I remember that at an accepted student event, a top LAC admission officer stated that this past year, ED I students were assessed against the class of 2009. When so many applications came in for the Regular Decision cycle, the bar was raised and the selection process became much more competitive, with resulting higher stats.
    So in fact a few ED I students may not have had the stats to come through the RD cycle. This phenomenon will probably continue at the top LACs, considering the increasing number of applications submitted by each candidate.
    Yet this year, some top schools seemed to focus on not admitting excessive numbers through the ED cycle: it's a balancing act between protecting yield and keeping enough open slots for RD candidates. The result may be a compression of the differential between ED and RD numbers in the future.
  • jOHN ROSSjOHN ROSS Registered User Posts: 343 Member
    momofdd-I like your screen name and thanks for the reply. I am a Dad of a DD.
  • CC AdminCC Admin Administrator Posts: 32,420 Senior Member
    From Middlebury's accepted student website for the class entering in the fall of 2010

    ED I Applications: 642
    ED I Acceptances: 170
    26% acceptance rate

    EDII Applications: 248
    EDII Acceptances: 51
    21% acceptance rate

    Total ED applications: 890
    Toal ED acceptances: 221
    25% acceptance rate

    Total RD applications: 5314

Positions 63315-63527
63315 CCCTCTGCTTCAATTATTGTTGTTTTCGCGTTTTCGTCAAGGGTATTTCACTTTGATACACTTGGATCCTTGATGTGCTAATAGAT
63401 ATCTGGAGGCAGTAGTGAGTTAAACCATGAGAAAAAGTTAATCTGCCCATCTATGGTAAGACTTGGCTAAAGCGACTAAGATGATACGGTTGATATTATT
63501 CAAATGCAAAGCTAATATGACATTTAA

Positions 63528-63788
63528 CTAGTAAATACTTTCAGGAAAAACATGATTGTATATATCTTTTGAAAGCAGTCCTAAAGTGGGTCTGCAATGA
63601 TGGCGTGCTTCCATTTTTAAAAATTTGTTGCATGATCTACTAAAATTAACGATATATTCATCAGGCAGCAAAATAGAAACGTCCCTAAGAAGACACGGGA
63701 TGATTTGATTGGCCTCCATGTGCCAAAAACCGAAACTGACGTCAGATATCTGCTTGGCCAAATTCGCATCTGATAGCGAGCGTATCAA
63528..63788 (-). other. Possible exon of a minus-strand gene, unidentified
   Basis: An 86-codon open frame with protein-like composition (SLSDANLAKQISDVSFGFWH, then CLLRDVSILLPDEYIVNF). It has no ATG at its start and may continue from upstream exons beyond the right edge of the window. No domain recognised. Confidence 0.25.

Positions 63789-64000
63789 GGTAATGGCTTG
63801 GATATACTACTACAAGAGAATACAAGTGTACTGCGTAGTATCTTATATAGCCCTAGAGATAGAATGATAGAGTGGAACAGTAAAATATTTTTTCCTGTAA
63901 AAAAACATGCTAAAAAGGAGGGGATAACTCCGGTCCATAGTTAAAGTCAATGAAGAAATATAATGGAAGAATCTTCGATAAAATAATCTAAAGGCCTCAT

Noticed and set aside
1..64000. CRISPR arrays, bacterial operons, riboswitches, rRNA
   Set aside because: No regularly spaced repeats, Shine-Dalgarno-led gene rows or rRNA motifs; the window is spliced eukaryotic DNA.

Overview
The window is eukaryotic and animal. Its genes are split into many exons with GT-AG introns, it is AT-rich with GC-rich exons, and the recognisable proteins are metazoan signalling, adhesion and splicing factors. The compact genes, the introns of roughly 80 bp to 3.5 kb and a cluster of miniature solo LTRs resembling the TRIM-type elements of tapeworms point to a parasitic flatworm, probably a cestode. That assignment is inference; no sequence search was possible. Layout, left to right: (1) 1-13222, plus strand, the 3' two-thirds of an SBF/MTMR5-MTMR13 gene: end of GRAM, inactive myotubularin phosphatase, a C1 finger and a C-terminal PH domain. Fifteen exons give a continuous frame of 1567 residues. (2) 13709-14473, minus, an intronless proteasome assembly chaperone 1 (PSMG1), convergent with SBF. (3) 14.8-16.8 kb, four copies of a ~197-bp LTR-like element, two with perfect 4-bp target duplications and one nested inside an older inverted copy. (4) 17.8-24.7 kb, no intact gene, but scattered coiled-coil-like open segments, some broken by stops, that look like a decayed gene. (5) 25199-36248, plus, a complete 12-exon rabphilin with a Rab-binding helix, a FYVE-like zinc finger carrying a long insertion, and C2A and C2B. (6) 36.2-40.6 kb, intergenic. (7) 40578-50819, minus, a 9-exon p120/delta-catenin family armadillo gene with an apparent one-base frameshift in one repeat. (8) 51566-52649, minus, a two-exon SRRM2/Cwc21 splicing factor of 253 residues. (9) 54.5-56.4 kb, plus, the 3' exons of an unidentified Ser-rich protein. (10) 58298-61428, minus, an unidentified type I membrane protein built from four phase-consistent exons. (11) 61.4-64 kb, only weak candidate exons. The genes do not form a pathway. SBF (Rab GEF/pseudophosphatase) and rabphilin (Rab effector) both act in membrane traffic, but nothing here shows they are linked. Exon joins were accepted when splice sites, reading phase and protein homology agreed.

Total RD acceptances: 1118
    21% acceptance rate

    Total Applications: 6204
    Total Acceptances: 1339
    22% acceptance rate

    In this case, the EDII was slightly lower than the overall admissions rate. More frighteningly, however, is how much lower the ED II rate is than the 30% ED admission rate at Dartmouth and the near 40% ED acceptance rates at Williams and Amherst (the schools many of the ED II were most likely initally deferred/rejected at). While the ED applicant pools at places like Midd, Colgate, Bowdoin, Wesleyan, Carleton etc. are certainly somewhat less strong than those of Dartmouth, Williams, etc. Midd's numbers at least suggest that applying either ED I or ED II to the most selective ED II schools like those mentioned above affords the applicant a much lower statistical advantage of acceptance than applying to many of the schools that offer only the traditional ED I program. But in truth I'm not sure if this phenomonon applies specifically in Colgates case. What were the ED I and EDII rates at Colgate?
  • jrparjrpar Registered User Posts: 2,134 Senior Member
    I don't think Colgate releases separate #'s for ED1 and ED2.
  • gellinogellino Registered User Posts: 3,017 Senior Member
    Me2, that's a very interesting breakdown and it's surprising that the schools would even post that level of detail. I'm guessing that in the case of, at least, Midd and Colby that do provide the info (and probably Colgate too) that it could be a case of adverse self-selection going on here. Students who probably stood little chance at Dartmouth and Williams (even applying ED) are more likely the ones that turn around and apply ED II to Middlebury, Colgate, Colby while the stronger candidates that get deferred ED at Dartmouth and Williams want to stick it out with their apps at those schools and also know that, at the very least, they are very competitive for Middlebury, Colgate, Colby, so only go with RD (instead of ED II option) for these schools.
This discussion has been closed.